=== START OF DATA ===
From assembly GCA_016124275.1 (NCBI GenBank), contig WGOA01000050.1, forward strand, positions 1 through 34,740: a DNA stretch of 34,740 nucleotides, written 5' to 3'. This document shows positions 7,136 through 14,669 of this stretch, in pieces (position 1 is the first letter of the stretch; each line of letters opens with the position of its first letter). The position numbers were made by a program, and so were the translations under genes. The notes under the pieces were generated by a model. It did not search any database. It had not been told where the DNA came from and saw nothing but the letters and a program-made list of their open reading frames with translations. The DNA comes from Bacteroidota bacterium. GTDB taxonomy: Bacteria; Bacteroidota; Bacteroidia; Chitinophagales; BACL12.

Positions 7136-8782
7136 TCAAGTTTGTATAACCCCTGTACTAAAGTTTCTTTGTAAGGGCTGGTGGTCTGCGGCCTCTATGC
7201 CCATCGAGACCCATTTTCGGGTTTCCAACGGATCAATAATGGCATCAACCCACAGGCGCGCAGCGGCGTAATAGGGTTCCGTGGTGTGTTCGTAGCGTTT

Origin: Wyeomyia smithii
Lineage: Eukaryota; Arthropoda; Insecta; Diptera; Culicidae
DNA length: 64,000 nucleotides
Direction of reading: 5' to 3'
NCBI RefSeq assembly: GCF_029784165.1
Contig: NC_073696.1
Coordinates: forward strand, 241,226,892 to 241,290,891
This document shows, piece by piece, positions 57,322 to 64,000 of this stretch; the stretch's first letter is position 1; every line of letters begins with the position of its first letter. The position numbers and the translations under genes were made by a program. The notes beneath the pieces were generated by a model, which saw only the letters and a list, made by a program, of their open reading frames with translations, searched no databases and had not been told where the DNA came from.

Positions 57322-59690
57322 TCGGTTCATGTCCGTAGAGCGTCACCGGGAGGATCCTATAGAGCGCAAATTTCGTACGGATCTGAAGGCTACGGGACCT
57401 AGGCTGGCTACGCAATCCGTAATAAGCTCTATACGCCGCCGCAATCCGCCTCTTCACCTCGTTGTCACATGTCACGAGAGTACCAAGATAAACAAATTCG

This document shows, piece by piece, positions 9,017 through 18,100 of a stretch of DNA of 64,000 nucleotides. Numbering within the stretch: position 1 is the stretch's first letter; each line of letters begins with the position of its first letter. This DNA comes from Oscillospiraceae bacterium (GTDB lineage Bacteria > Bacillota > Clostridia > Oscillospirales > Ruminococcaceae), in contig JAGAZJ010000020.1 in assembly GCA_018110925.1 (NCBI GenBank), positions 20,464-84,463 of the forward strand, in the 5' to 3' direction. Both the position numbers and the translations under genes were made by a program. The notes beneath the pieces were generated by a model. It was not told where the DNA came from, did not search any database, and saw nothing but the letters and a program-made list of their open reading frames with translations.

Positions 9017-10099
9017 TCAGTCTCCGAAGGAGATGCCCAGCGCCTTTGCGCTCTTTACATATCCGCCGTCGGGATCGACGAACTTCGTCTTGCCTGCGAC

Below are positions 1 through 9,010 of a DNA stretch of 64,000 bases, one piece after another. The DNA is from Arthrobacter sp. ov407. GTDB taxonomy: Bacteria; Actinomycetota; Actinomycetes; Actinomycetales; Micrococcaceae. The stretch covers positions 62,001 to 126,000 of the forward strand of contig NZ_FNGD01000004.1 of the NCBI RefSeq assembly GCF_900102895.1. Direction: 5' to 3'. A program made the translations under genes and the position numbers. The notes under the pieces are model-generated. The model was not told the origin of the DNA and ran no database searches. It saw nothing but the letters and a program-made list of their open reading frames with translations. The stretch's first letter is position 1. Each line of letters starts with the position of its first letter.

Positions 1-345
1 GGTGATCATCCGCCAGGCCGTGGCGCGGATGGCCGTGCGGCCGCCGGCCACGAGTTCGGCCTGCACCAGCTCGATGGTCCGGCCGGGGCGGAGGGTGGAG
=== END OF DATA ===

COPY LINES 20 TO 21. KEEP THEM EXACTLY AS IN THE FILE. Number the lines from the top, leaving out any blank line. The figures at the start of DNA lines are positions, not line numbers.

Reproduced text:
Positions 1-345
1 GGTGATCATCCGCCAGGCCGTGGCGCGGATGGCCGTGCGGCCGCCGGCCACGAGTTCGGCCTGCACCAGCTCGATGGTCCGGCCGGGGCGGAGGGTGGAG